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Thursday, 14 November 2002
Page: 6336

Senator HARRADINE (10:04 AM) —While there are discussions taking place between ministers, I remind honourable senators that the importance of the amendment is to prohibit the importation and exportation of products or components derived from a human embryo clone. We are talking about placing a ban on all forms of human cloning in Australia. On the one hand we are doing that but, unless my amendment is adopted, on the other hand we are leaving open the importation of stem cells from human embryo clones. This could be done from a number of places, including Singapore and at this time the UK. This would completely undermine the ban on cloning that is proposed in this legislation. We have to fix it up somehow or another.

I remind honourable senators and people listening that this is not a theoretical question at all. I quote from the Australian of 1 April a report about Dr Peter Mountford, Chief Executive of Stem Cell Sciences. He spoke out strongly in favour of so-called therapeutic cloning. The report says:

Dr Mountford has never produced a human embryo, but holds a patent on technology he believes will achieve this result by the end of 2002.

That result is the cloning of a human embryo. The report goes on:

He plans to commercialise the process within two years by supplying disease-carrying embryonic stem cells to pharmaceutical companies for drug screening.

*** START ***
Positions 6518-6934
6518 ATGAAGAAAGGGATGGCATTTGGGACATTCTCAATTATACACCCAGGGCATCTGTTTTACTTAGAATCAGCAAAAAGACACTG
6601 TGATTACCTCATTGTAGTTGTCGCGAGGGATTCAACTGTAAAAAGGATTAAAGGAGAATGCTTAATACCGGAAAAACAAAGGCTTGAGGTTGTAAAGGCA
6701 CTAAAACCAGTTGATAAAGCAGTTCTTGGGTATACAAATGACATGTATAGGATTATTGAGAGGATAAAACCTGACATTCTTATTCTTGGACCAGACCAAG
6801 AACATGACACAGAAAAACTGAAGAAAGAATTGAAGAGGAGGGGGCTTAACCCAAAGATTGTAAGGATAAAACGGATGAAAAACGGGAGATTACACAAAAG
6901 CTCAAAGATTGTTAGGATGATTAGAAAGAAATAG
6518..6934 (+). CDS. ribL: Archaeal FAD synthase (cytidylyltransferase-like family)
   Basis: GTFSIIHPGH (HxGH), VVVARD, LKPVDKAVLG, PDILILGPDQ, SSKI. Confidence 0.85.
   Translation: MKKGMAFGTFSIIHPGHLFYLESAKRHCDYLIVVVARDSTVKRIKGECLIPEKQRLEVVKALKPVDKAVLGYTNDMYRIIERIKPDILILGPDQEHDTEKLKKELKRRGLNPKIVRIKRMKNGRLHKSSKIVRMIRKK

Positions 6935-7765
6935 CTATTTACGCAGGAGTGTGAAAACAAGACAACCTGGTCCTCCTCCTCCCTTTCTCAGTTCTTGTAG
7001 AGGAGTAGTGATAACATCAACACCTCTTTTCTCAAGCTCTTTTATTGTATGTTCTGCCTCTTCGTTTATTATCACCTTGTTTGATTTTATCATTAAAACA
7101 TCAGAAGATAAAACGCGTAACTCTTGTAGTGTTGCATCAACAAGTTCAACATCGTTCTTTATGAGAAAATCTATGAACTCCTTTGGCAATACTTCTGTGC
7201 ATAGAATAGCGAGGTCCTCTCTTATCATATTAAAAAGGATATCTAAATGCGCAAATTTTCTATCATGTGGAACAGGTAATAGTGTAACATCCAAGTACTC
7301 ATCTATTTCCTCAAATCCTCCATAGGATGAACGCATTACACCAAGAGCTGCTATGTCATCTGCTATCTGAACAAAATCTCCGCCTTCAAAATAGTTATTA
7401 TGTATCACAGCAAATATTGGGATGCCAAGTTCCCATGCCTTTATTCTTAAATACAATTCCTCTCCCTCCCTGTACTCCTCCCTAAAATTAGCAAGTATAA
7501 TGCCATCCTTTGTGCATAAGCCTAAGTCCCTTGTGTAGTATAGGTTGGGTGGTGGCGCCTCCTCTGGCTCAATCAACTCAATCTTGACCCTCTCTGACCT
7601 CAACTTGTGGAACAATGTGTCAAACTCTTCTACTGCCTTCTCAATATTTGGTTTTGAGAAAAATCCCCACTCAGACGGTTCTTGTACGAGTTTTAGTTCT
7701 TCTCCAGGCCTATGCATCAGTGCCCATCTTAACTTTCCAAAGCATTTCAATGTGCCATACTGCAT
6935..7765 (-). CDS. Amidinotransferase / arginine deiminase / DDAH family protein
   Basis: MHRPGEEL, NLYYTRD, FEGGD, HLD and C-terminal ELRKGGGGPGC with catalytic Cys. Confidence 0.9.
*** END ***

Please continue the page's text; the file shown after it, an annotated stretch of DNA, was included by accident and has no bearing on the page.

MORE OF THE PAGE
Under this legislation, there would be nothing to stop the product derived therefrom being imported into Australia. There would be nothing to stop Dr Mountford—if what he says is achieved, if that is the word—from exporting the stem cells derived from those human embryo clones to Australia: from the UK, for example. There would be nothing to stop certain scientists that I know of, who have connections in Singapore, importing such human embryo clones—that is, of course, if they ever get away with it technically. It is a serious matter and it is a practical problem because what is the use of banning cloning in Australia when you leave the gate open to receive them from overseas? I know this is exercising the minds of honourable senators, but if we are all at one in attempting to impose this ban then we should do it. We just cannot do that and wash our hands of what happens with regard to imports from overseas. We have not washed our hands of that completely because—I remind the Senate—we do in this legislation ban the imports and exports of human embryo clones. So we do that much, but we will not go to the next obvious step to protect the system by banning the importation of stem cells derived from those clones.

I have just a couple of words more. I did get a bit concerned when I heard what the minister had said on `advice'. Now that I have read it in Hansard, I am even more concerned. The minister stated—and they were her words:

My advice is—

and presumably that was obtained from NHMRC, and this is worrying—

that COAG decided that the legislation does not extend to stem cells and that the regulation of imported and locally made stem cells should be regulated according to NHMRC guidelines.

Of course, the importation has got nothing to do with NHMRC guidelines, and they are inadequate anyhow. So that did concern me and it would be a rather brave Premier, I would have thought, particularly one who might be going for an election at the moment, who would say, `No, we don't mind the importation of stem cells derived from cloned embryos,' notwithstanding the fact that it undermines the whole purpose of this legislation. So, in short, we are faced with a real problem unless we do something, in some way, to fix this problem.

The TEMPORARY CHAIRMAN (Senator Brandis)—Is it the wish of the committee to return to the consideration of amendments (3) and (4) standing in the name of Senator Harradine and postponed on 12 November? I take it that it is. The question then is that the amendments be agreed to.

Senator Patterson —Is Senator Collins going to speak?